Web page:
Failing to Prevent Suicide
Healthcare professionals have a duty to take reasonable steps to prevent suicide
The good news is suicide is preventable where a competent health provider does their job. When a health professional knows, or should know, that a patient is at risk for dying by suicide, he or she has a duty to take reasonable steps to prevent the suicide. The reasonableness of the steps taken depends upon the extent of the patient's risk.
Unfortunately, doctors, nurses and hospital staff can and do make bad decisions about patient safety. Their errors can have the opposite result of effective treatment by exacerbating suicidal feelings. If you lost a loved one due to the negligence of a medical provider who failed to prevent suicide, contact a lawyer who puts families first. Attorney Simpson has dedicated his career to fighting for society's most vulnerable citizens. For a free consultation, contact the Law Offices of Skip Simpson, serving clients in Texas and throughout the nation.
When more intervention is needed to prevent suicide
Where the patient is at low risk for suicide, less intervention is required. The mental health professional may decide to increase the frequency and number of visits with the patient. He or she may decide to change the treatment plan, prescribing more effective medications or altering the form of psychotherapy provided.
As the risk for suicide increases, the mental health professional has a duty to take more active steps. He or she may be required to contact the patient's family or friends, informing them of the risk and educating them on the warning signs for suicide. He or she is required to inquire about the patient's access to lethal means, particularly firearms, and to ensure that the patient's access to these is eliminated. If the risk for suicide is high, the mental health professional has a duty to hospitalize the patient, seeking involuntary commitment of the patient if that is necessary.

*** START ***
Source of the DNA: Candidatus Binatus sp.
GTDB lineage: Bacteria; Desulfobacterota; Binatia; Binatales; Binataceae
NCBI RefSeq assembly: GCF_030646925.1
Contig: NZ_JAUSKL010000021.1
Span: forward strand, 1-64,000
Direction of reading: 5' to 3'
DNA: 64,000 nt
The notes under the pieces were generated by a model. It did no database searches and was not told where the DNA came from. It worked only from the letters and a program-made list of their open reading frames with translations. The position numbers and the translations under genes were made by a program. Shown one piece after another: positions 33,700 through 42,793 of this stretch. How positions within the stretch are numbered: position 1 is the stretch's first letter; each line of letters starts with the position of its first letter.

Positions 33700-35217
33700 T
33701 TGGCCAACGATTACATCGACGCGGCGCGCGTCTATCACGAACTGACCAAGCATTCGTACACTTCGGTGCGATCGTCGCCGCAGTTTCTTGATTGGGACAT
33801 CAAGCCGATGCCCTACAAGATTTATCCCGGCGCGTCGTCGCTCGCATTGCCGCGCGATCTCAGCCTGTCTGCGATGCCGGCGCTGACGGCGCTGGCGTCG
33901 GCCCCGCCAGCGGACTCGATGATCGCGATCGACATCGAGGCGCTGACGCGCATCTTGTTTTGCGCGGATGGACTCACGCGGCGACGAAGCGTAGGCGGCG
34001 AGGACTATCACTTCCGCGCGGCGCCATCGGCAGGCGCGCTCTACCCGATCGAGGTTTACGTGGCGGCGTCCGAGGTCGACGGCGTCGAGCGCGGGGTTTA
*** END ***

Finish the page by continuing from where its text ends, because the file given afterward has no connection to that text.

Responsibility of hospital staff
When the patient is already in the hospital as a result of suicidal thinking, there should be no way for a suicide to occur. Unfortunately, suicides do occur, with alarming frequency, and usually by hanging. Hospital staff have a duty to ensure that the patient's access to lethal means is restricted, to monitor the patient constantly by line of sight or one-to-one to ensure that the patient is receiving proper treatment, and to keep all staff members informed of the patient's condition and risk for suicide.
Mental health professionals have a duty to take reasonable steps to prevent suicide. There is, in everyone who dies by suicide, a part of them which wants to live. The mental health professional is charged with the responsibility of getting them through this moment of suicidal crisis, so that they can in fact live.
Contact the Law Offices of Skip Simpson
Break the cycle. Help prevent future suicides. Contact a compassionate attorney who cares about people and demands justice. Contact the Law Offices of Skip Simpson.
We have an office in the Dallas, Texas area and serve clients nationally. Call 214-618-8222 or complete our online contact form for a free consultation.
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